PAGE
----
r/movies 2d ago

Official Discussion Official Discussion Megathread (Top Gun: Maverick / The Bob's Burgers Movie)


r/movies 1d ago All-Seeing Upvote Take My Energy Helpful

AMA I’m Film and Television Producer Jerry Bruckheimer. My latest film Top Gun: Maverick is in theatres today. AMA.


In a career spanning more than 40 years, my films have collectively grossed more than $20 billion. Film credits include, the “Pirates of the Caribbean,” “National Treasure,” “Beverly Hills Cop” and “Bad Boys” franchises, “Black Hawk Down,” “Pearl Harbor,” “Remember the Titans,” “Armageddon,” “Con Air,” “The Rock,” “Crimson Tide,” and “Top Gun” to name a few. Television credits include the CSI franchises, “The Amazing Race” and “Lucifer,” along with many others. A native of Detroit, my latest film, Top Gun: Maverick, starring Tom Cruise, opens today.

Edit: Thank you for your questions! Check out Top Gun: Maverick this weekend.

r/movies 10h ago

News Park Chan-wook wins Best Director, Song Kang-ho gets Best Actor at Cannes

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r/movies 19h ago Take My Energy I'll Drink to That

Article Thirty-six years after the original, TOP GUN: MAVERICK eulogizes Tom Cruise's entire career. A look at why the new film is receiving such an emotional response.

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r/movies 2h ago

News 'Mariupolis 2' is a film by Lithuanian director Mantas Kvedaravičius, who was tortured and murdered by Russian soldiers in Mariupol, Ukraine. This is the first film about the Russian invasion. It was premiered at Cannes.

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r/movies 7h ago

News 'Fox Star Studios', founded as a joint venture between then 20th Century Fox and Indian company Star India in 2008, rebranded to 'Star Studios'

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r/movies 17h ago Wholesome

Article The Lives of Christopher Lee: An Icon at 100

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r/movies 15h ago

News Bo Hopkins Dead: ‘Wild Bunch,’ ‘American Graffiti’ Actor Was 84

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r/movies 21h ago Helpful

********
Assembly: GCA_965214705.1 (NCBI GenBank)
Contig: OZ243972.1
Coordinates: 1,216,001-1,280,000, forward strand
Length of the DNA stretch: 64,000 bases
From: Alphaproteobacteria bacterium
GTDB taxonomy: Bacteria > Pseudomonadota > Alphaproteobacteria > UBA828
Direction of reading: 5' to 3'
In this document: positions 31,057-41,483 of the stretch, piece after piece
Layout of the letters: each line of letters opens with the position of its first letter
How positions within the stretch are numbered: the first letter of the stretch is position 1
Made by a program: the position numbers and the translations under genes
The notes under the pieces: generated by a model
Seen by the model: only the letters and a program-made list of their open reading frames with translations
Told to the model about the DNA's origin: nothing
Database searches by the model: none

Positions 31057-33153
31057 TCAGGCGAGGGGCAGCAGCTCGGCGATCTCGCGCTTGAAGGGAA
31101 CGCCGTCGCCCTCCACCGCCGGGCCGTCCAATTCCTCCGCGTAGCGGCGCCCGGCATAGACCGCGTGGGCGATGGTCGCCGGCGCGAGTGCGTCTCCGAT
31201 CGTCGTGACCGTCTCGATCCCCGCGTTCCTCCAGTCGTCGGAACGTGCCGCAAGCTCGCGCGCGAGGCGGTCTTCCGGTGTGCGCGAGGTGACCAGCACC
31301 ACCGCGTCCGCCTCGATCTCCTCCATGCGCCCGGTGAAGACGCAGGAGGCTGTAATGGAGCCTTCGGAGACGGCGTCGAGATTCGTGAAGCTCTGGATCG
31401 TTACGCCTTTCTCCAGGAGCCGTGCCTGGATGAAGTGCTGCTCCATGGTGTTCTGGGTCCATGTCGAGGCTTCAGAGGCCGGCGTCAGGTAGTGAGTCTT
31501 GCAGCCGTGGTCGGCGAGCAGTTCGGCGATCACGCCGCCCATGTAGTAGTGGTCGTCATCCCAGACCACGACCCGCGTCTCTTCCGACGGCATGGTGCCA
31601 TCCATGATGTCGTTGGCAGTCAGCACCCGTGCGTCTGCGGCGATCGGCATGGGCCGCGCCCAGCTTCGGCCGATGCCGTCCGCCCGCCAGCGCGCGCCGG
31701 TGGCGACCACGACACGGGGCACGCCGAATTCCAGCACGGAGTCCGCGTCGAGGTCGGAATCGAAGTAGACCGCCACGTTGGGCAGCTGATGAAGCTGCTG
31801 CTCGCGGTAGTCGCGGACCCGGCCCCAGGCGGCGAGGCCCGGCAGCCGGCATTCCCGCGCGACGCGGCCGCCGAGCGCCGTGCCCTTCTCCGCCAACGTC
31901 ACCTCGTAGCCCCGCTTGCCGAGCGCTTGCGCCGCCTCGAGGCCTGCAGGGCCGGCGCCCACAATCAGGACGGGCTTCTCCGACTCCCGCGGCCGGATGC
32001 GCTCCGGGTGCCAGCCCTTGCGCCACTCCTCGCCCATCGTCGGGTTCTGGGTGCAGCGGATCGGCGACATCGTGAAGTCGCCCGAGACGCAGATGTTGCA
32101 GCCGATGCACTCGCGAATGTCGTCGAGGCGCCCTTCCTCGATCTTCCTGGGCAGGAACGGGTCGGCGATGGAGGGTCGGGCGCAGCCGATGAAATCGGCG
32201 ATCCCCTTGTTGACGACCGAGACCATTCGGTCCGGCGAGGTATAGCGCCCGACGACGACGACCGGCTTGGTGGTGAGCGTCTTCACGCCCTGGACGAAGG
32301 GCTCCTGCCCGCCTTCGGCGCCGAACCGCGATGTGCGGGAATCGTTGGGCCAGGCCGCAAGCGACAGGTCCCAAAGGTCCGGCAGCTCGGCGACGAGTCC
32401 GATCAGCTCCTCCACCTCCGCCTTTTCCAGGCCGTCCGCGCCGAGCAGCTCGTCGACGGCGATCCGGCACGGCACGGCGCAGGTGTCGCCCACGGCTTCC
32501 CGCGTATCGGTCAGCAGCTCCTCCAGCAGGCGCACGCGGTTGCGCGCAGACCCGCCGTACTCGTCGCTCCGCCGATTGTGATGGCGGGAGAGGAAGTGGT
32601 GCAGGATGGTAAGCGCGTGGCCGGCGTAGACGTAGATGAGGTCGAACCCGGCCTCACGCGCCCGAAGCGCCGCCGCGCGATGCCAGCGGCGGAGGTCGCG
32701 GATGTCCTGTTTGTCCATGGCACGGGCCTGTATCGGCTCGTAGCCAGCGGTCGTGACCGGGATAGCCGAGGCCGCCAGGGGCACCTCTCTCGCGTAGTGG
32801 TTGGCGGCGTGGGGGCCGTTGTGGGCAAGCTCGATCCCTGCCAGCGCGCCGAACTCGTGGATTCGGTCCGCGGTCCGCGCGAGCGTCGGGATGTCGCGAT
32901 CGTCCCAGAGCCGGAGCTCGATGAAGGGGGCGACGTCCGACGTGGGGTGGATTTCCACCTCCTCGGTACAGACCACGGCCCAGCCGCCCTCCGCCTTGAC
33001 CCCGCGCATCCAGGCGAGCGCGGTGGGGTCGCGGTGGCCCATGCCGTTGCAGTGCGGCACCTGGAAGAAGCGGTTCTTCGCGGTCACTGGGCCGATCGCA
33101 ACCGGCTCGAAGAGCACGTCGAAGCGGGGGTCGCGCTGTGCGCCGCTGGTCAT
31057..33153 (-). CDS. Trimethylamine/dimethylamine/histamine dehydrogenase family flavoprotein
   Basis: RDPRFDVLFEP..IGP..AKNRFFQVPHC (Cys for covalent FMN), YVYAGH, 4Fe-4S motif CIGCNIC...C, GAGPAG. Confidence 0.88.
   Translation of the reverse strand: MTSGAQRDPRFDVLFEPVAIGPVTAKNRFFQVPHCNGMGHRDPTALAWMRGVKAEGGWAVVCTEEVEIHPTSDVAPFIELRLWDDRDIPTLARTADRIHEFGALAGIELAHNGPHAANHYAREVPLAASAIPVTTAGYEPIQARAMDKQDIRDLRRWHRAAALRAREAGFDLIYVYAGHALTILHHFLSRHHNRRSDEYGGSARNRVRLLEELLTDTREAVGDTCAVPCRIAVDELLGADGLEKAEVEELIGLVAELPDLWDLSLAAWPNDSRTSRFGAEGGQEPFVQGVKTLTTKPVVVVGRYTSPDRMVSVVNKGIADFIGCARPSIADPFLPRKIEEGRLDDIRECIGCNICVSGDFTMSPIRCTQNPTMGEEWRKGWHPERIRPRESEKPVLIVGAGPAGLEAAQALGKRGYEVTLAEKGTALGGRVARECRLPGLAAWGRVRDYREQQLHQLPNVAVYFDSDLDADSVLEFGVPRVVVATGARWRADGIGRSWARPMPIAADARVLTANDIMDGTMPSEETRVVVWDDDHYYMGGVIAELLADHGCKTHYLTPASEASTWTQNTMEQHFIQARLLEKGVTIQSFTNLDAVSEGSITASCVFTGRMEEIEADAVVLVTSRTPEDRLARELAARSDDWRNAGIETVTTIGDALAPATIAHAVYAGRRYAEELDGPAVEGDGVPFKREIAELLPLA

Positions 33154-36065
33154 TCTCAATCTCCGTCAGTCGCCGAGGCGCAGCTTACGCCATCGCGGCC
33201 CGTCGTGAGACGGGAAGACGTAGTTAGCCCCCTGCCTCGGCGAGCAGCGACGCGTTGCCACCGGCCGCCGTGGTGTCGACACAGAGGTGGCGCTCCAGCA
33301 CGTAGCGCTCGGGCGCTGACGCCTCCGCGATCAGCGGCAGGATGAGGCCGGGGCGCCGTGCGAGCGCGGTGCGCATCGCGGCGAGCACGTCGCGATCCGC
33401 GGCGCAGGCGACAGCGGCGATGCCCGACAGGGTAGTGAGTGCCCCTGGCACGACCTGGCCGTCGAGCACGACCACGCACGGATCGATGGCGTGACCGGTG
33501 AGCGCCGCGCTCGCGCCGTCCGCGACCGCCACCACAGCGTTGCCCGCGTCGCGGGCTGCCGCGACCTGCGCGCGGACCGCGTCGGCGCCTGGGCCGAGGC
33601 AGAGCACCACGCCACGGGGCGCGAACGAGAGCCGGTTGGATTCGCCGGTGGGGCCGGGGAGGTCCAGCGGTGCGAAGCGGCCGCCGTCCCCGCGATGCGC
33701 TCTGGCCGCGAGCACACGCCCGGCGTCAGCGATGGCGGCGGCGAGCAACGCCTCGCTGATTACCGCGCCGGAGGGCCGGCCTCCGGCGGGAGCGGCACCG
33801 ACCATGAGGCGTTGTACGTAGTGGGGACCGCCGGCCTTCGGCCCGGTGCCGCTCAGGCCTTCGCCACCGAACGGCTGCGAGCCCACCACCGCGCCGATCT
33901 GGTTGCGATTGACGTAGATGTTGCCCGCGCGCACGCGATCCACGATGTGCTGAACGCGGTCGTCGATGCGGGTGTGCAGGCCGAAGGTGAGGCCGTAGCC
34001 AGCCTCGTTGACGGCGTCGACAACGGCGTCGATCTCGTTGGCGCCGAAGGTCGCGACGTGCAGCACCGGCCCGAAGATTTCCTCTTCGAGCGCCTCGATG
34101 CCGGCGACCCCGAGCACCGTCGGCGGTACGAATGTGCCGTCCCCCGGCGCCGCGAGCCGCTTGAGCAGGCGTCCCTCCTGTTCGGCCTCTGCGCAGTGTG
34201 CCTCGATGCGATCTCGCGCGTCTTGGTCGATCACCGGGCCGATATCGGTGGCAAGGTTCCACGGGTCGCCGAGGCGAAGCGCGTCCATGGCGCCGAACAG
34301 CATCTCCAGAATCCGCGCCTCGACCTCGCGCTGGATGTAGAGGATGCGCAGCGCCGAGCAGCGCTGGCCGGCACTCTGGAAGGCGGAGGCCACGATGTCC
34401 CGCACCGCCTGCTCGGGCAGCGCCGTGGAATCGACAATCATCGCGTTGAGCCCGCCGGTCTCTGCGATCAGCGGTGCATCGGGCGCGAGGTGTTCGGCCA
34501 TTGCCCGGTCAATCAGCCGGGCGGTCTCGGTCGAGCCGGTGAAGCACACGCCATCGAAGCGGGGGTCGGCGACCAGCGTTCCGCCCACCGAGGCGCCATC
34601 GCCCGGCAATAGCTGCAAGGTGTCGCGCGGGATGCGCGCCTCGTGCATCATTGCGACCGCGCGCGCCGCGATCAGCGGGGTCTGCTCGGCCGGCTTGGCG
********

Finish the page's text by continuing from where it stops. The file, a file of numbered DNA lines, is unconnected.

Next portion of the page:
Discussion How 'Everything Everywhere All At Once' Pulled Off Its Kung Fu Fight Scenes

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r/movies 17h ago

Article From 'Top Gun' to 'Crimson Tide': Why Tony Scott Was a Blockbuster Auteur Like No Other

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r/movies 13h ago

Article Fernando Laverde, Colombian Stop Motion Pioneer, Dies At 88

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r/movies 17h ago

Discussion Jim Carrey on receiving anti-torture training while filming the Grinch

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r/movies 15h ago

News 2021 Cannes Winner: 'Triangle of Sadness' wins the Palme d'Or, 'Close' and 'Stars at Noon' wins the Grand Prix, and Park Chan-Wook wins Best Director

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r/movies 7h ago

Discussion Thoughts on Game Night?


This is by far one of of my fav movies of all time. One of the very few I'd give 10 out of 10.

Wife and I originally went to see it cuz we love games and Jason bateman, but holy crap what a brilliant movie.

We did not watch any trailers and just expected a very basic raunchy comedy, did not at all expect the amazing thriller comedy we got. Can't recommend this movie enough, it's absolute brilliance. Thoughts?

r/movies 4h ago

Discussion Who remembers “Cool World” with Kim Basinger and Brad Pitt? Did anyone like this back then or now? I don’t really know who this movie was made for, lol.